One of the few who challenged this narrative, despite hardly being a Trump supporter, was Pulitzer Prize-winning journalist Glenn Greenwald.
On Monday this week, Newsweek published an article by Kurt Eichenwald that accused Sputnik of feeding the Trump campaign anti-Clinton talking points. Despite the fact that these allegations were based on a coincidence — that both Trump and a Sputnik writer saw the same tweet, which Trump later quoted — the US media seized on the opportunity, shoehorning it into a broader narrative about Russia’s alleged involvement in the US election.
Greenwald was one of the first to rebuke Eichenwald’s wild conspiracy theory and present the facts as they were.
"The fact that so many reasoned and smart and generally careful journalists and other commentators, think tank people, got so caught up so instantly in this crazed atmosphere, essentially spreading this idea that he had discovered some sort of nefarious Russian plot…that was what was really disturbing to me," Greenwald told "Unanimous Dissent" co-hosts Sam Sacks and Sam Knight.
"It’s very much this kind of hysterical, McCarthyite tactic that anybody you dislike in politics, anyone you regard as your domestic adversary, should just be accused of being a tool of the Kremlin,” he said. “And on top of which, they’re depicting Moscow and Russia as this kind of grave, almost existential threat to the United States."
The mainstream media’s focus on election coverage allows other news of actions by the United States to slip by unnoticed.
"[Election news] has the effect of blinding the citizenry to pretty much everything else that’s taking place, including what the US government, under the current president, continues to do. For example, just last week, there was this hideous, deliberate strike by Saudi Arabia, using US weapons, on a funeral in Yemen that killed 140 people and wounded 550 more," Greenwald said.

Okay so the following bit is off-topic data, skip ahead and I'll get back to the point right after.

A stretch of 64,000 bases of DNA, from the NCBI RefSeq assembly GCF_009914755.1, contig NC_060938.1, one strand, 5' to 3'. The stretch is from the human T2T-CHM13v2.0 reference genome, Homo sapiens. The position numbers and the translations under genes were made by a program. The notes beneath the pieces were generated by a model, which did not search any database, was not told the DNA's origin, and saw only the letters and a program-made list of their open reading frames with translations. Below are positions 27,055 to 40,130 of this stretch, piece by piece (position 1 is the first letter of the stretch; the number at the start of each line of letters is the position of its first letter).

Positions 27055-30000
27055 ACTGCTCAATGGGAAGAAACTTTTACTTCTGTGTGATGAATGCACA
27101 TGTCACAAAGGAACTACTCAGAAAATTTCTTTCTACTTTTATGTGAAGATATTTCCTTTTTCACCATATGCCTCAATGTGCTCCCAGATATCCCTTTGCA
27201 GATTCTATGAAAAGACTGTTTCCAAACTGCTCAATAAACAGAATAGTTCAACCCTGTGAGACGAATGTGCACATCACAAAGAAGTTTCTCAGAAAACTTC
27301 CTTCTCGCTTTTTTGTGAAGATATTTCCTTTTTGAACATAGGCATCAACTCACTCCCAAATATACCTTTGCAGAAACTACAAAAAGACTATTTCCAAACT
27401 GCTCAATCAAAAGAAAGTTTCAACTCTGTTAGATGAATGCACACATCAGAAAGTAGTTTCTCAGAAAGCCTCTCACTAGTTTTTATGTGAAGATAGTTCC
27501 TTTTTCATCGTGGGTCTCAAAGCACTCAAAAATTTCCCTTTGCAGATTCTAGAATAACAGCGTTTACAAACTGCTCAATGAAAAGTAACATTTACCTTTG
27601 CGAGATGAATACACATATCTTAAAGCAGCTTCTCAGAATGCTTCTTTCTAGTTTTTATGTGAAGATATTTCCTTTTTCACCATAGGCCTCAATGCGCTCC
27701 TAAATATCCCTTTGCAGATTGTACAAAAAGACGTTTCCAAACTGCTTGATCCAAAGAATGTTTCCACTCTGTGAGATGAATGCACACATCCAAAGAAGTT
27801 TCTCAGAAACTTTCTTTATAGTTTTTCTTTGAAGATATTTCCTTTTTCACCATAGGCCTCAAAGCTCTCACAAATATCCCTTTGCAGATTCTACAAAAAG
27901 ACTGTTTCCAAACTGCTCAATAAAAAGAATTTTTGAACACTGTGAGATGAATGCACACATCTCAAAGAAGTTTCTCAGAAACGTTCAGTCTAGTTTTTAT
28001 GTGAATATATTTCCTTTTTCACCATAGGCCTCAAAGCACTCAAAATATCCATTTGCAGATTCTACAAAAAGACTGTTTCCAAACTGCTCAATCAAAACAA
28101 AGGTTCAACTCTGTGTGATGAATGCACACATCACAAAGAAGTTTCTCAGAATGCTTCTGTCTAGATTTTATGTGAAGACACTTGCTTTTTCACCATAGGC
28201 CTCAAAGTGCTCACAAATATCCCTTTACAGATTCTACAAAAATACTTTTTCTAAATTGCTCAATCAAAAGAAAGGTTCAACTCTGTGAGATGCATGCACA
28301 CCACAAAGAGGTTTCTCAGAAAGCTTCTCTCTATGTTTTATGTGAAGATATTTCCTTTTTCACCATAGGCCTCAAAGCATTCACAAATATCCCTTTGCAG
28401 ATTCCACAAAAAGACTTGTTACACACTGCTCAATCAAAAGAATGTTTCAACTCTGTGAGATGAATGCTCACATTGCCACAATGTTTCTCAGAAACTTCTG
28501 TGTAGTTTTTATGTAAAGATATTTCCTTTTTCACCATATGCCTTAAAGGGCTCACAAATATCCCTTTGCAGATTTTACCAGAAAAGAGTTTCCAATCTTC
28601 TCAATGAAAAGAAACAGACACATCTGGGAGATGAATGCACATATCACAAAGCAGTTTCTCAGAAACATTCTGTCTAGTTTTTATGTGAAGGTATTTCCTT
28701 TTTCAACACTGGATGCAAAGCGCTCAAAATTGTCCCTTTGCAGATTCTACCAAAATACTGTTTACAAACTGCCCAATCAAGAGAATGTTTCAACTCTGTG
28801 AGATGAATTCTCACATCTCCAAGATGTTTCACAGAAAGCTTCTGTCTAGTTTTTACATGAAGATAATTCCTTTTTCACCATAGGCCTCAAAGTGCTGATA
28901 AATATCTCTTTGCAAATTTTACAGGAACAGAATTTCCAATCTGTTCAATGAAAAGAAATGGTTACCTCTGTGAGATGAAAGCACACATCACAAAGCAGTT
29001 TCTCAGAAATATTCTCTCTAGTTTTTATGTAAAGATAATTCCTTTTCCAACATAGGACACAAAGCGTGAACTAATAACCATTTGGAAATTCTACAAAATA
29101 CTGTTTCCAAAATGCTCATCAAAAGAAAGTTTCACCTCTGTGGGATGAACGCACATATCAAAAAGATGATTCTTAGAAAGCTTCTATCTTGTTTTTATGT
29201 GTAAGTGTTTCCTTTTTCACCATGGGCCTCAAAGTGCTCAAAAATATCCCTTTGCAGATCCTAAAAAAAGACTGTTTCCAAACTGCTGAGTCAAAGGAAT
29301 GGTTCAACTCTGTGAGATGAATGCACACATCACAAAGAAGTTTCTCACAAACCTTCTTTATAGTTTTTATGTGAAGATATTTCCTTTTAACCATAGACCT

"It got almost no attention," he added.
"I think one of the things that have happened is that so many reporters, especially now, are so devoted to one of the candidates, particularly Hillary Clinton, that they’re not actually interested in any news stories that they perceive don’t directly help her to win."
Even if this kind of Russophobia is only campaign rhetoric, it could have dangerous repercussions.
"You can’t rile up the electorate in the population into believing that [Russian President] Vladimir Putin is this Machiavellian villain, this supreme evil, that he’s intent upon almost conquering the US by dictating the outcome of our elections…without there being consequences," Greenwald said.
"When Republicans start demanding that Hillary Clinton retaliate against Russia," he asked, "how is she going to have any room at all to resist those calls when she spent a full year or more scaring the sh*t out of everybody about Vladimir Putin in order to help her political chances?"
Citing a “Russian boogeyman” is an old American political tactic, although one traditionally used by the Right, and aimed at the Left.
"It’s just so ironic that Democrats would be playing this game, given that for decades this was how Democrats were demonized."